Writing, to me, probably began as a way to make stories last for as long as possible. I am thankful for the ability to read works from years in the past because of the development of writing and its varied progressions. Whatever the real “answer,” I’m glad we have writing, because stories can be read and re-read, changing with each reading, and serving as a time capsule of sorts for the “bad memory” of the authors who write them.

Please forgive the crude drawing style. This is my first attempt at a comic.

Thanks to all the bloggers and authors I read for sharing your stories, and if you would like to tell me a story, or share your view on stories, please do. I’d love to listen and live.

Best,

Miss E

Reaching Out, Reading Outside the Lines

I made that reading queue a little while back, if you recall. If you do not, you may find it here.

Well,  I’m reaching out to my readers, because I honestly haven’t been flying through that list like I thought I would.

Despite the fact that I have wanted to read some of the books in my queue for a while, I still am having a hard time motivating myself to read them.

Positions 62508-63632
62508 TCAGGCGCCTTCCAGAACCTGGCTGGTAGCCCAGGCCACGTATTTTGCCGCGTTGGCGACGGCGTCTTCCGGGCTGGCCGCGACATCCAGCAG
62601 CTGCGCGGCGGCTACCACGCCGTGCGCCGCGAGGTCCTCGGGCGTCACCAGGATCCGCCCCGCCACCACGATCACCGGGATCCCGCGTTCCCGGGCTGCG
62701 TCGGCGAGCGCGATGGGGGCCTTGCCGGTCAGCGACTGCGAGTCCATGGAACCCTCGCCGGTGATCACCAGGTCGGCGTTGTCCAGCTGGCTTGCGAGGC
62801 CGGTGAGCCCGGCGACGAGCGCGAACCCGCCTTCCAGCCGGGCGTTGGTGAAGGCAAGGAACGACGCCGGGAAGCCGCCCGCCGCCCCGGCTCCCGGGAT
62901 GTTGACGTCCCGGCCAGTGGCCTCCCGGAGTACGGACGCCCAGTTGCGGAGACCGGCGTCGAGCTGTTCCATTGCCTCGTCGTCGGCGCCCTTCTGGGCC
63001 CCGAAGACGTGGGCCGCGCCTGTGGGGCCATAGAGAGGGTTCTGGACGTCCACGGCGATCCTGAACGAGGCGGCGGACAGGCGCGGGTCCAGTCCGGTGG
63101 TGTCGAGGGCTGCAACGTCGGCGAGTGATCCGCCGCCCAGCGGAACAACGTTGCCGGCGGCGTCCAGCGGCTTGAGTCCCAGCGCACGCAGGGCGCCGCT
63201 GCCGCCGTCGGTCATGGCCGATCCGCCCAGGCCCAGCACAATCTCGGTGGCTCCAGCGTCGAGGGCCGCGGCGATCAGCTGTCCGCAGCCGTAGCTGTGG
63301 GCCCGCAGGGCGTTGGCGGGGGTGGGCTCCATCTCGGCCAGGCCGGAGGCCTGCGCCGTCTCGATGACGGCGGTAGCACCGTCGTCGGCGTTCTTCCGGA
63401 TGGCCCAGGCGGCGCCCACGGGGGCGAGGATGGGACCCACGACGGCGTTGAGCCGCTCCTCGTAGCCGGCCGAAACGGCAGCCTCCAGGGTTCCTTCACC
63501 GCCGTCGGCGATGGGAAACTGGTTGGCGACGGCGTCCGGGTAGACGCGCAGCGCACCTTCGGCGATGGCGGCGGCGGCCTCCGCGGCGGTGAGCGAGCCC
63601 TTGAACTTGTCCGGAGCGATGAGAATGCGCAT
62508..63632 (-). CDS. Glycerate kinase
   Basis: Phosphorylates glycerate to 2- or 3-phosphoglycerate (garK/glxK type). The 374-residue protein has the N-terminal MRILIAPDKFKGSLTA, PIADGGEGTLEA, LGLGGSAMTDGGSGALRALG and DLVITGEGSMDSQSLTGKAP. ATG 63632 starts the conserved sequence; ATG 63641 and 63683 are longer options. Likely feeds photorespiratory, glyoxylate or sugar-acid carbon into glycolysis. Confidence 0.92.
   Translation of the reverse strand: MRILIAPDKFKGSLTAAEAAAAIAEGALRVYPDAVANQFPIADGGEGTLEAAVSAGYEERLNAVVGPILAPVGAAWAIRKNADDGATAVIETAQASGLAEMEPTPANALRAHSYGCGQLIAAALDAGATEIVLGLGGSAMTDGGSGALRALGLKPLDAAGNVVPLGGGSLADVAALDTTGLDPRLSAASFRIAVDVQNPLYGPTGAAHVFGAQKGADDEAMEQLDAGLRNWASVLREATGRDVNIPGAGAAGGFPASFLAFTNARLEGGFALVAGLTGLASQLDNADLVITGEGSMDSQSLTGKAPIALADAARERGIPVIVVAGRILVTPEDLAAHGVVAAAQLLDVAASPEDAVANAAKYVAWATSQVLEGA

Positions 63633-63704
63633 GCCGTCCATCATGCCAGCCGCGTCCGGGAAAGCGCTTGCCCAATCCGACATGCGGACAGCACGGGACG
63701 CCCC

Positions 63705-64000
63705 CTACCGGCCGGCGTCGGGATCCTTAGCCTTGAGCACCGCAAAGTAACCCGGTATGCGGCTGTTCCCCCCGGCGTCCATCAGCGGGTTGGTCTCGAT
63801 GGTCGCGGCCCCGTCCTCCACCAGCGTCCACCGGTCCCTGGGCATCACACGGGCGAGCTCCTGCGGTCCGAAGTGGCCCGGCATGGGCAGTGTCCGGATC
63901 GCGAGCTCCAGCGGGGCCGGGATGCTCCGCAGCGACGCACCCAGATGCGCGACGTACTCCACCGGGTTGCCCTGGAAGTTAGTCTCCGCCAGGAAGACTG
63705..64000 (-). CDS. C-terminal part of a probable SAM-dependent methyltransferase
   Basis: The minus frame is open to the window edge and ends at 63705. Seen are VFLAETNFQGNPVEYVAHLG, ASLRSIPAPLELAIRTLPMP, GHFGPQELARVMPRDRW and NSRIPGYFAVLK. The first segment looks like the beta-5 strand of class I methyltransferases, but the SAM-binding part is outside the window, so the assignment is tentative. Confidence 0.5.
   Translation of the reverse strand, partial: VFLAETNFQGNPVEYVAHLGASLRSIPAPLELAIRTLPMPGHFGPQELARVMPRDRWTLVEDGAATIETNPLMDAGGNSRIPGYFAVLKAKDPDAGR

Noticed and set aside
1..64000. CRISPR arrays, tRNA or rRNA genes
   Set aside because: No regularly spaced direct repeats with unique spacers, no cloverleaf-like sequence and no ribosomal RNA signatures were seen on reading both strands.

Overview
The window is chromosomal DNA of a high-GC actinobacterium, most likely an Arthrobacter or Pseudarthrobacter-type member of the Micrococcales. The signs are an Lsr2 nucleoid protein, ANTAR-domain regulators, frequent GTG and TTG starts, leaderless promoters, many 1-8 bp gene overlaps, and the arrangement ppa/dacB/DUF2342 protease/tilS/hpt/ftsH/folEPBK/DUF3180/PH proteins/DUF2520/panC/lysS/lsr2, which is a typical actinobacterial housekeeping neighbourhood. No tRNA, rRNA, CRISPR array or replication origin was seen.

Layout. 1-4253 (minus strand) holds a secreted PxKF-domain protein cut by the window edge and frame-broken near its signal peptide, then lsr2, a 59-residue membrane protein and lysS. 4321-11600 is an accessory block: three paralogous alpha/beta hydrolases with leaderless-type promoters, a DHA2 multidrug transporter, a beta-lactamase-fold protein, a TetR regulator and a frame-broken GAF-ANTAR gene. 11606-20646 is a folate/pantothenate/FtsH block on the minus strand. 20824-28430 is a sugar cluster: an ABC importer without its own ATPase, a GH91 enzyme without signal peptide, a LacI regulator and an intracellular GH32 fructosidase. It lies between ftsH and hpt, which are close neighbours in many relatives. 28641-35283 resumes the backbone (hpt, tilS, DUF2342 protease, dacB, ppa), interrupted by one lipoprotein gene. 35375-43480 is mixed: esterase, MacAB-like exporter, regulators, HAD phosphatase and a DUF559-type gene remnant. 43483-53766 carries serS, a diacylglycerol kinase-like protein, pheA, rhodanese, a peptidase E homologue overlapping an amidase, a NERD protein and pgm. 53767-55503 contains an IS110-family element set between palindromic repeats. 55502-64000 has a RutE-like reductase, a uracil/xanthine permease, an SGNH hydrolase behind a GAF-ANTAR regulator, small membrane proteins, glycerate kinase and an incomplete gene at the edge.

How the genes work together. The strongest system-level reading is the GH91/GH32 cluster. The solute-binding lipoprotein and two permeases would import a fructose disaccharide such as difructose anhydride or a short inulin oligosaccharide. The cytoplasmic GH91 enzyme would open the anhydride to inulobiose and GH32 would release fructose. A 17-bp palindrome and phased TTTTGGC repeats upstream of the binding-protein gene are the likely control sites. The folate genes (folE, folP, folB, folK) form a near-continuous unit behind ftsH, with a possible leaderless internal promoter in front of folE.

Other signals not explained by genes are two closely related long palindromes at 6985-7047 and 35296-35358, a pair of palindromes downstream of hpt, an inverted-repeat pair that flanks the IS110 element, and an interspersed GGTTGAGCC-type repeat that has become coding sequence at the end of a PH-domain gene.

There is definitely a part of me that would rather make chex mix, because it is not on a list, than read a book that is on a list.

Lists may not be my thing.

So far, I have read about 3 or 4 books from that list I made and then published, and about 5-7 books not actually on my list at all, but that have just intrigued me in the meantime.

I keep finding other books that make me say, “shoulda put that one on the list.”

I’m pretty sure that I’m also, on some level, using those other books as a way of procrastinating the reading on my queue.

It’s not that I don’t want to read the books on the list anymore, but only that they are in list form, and hence somehow less appealing to me.

However, in a roundabout way, the list has inspired me to read. I have been buying more books than I was before, and I have been reading more frequently, which was the whole point of the list.

So, at least I have part of it down.

Part of me feels embarrassed, but another (larger) part feels excited to be reading anything, and to not have to follow or be tied down to a specific list, to instead read whatever I feel like. To read outside the numbers and lines I set up as guideposts.

I still would like to read those other books eventually, but may not get to them in any specific time frame or order.

Yours with Chex Mix,

Miss E